Boat does London

by Steve Watson in April 2012
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The third issue of Boat came out last week and it’s another belter. Their first issue (on Sarajevo) reproduced a short story by Dave Eggers, their second (on Detroit) included a piece written specially for them by Jeffrey Eugenides, and this issue (on London) has stepped it up again with pieces by Nick Hornby, Jon Ronson and Lee Rourke amongst others.

I can’t think of any other small independents that manage to keep on pulling in the big name literary talent, but that might have something to do with the fact that this magazine isn’t about them. This isn’t a literary magazine – it’s a magazine that literary people want to appear in.

That might be because Boat gives them space to write about their home city – a subject close to most people’s hearts. It might be because it’s run by Davey and Erin, two very nice people whose enthusiasm for their magazine is infectious. And it might be because, unlike most other editors and creative directors, Davey and Erin don’t mind running work that wasn’t created specifically for their magazine.

In other places that’s thought of as a bad thing, but here it doesn’t matter. There are no egos at Boat magazine, so if a piece of writing helps them to build their picture of a city, it goes in. Simple. (Jon Ronson’s piece had been written before but not published, but of course the majority of the magazine was commissioned for them, like this piece by D’Arcy Doran and Elizabeth Dalziel.)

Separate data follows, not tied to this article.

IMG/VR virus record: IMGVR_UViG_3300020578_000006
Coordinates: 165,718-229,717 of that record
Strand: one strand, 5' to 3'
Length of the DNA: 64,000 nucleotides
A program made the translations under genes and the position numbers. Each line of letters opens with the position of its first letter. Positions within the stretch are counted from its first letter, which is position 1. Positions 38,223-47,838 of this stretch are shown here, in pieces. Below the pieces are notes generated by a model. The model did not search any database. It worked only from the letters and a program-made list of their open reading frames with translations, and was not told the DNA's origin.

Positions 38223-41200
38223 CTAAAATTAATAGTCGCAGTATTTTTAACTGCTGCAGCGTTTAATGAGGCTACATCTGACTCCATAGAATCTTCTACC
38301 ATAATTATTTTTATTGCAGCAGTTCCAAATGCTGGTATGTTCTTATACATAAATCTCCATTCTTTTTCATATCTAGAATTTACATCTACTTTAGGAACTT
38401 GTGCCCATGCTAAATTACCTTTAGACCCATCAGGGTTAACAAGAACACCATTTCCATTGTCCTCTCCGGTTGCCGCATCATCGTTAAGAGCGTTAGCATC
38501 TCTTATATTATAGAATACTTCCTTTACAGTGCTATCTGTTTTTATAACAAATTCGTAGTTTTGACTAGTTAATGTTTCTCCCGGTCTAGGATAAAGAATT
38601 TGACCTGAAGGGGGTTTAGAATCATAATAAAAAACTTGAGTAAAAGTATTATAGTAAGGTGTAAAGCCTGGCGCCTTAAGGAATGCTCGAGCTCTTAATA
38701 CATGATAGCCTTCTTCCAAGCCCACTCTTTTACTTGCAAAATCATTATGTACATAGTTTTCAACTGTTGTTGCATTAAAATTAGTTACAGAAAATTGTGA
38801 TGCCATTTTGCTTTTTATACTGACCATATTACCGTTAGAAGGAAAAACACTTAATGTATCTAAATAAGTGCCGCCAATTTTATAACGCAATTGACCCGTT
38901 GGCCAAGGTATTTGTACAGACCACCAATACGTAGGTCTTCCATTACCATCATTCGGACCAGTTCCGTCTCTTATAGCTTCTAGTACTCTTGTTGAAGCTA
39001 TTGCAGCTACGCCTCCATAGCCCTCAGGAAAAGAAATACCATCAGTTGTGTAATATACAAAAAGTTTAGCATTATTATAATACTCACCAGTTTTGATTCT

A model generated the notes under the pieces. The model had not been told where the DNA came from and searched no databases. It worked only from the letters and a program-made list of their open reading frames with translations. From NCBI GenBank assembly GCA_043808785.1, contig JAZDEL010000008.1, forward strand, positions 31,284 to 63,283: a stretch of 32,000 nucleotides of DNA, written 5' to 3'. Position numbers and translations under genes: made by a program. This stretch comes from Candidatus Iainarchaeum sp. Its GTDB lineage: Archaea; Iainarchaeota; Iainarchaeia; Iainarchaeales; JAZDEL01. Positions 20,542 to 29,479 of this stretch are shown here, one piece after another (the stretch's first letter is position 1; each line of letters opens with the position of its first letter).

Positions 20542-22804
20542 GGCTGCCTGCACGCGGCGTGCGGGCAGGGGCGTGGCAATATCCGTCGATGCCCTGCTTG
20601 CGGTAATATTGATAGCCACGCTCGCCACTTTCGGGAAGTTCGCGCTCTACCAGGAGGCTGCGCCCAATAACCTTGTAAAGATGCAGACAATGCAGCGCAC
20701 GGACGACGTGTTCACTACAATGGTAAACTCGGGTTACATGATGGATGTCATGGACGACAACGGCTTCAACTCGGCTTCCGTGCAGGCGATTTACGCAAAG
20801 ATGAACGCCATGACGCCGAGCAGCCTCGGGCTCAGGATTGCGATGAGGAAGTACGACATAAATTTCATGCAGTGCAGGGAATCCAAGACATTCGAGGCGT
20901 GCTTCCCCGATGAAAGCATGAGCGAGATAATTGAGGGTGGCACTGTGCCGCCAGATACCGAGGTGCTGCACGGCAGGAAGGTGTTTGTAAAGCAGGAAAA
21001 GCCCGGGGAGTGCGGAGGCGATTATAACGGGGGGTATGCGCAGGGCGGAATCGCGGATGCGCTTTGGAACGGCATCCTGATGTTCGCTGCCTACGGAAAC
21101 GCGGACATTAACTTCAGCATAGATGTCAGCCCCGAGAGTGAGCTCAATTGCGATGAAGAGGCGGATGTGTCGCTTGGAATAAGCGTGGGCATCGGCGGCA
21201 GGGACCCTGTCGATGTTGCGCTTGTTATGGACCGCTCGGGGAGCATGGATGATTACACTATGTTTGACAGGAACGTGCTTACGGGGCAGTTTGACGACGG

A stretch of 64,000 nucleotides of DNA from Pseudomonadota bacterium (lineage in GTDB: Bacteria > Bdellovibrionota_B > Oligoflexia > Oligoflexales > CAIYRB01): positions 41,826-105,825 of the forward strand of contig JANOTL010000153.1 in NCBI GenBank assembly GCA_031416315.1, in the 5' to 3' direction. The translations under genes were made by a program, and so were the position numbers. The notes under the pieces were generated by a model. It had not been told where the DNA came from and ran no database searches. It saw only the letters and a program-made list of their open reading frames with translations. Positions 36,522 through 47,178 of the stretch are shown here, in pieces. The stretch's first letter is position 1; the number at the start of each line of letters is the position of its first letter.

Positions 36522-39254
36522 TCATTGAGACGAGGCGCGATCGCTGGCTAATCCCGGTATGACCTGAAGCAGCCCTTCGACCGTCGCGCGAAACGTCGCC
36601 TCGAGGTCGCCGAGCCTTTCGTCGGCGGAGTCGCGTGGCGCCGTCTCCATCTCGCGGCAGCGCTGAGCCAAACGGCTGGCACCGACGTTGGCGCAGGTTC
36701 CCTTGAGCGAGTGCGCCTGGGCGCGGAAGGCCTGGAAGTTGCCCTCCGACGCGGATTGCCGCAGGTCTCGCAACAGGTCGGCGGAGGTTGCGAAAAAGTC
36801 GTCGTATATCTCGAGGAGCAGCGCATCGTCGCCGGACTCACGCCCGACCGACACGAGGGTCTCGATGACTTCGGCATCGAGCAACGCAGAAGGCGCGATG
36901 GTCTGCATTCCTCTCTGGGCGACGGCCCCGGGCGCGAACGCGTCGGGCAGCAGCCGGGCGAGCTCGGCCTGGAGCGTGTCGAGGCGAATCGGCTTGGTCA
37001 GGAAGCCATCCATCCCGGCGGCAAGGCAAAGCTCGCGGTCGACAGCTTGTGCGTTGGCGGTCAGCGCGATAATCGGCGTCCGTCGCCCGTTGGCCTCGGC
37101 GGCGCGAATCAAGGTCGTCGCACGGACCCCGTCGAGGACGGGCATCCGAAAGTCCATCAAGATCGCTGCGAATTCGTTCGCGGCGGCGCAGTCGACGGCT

Issue three builds on what went before but it also sees a bit of a departure for the magazine, because whereas before they’ve been outsiders in a strange city, this time they’re at home. Erin’s welcome letter plays on the fact that she’s not from London, but she’s by no means an outsider so the team have shifted their focus and dealt with the idea that no matter how long you’ve lived in London, you’ll never know it in its entirety.

The result is a kaleidoscope of Londons; a fantastic mishmash of people united by nothing other than the city they live in. It ranges out across the whole of the city and yet it feels very personal; it presents views and perspectives I’ve never seen in 10 years of living here, and yet it all feels pleasantly familiar.

Summing the whole thing up, I’d say that the Boat view of London is about difference – whether dealing with trainers or community activism, market stalls or views from the top deck of decommissioned bus routes (above, one of my favourite photo stories in the magazine). That difference can often be a source of conflict, but Boat contains it and presents it in its own world, and in doing so presents another totally unique view of a city.

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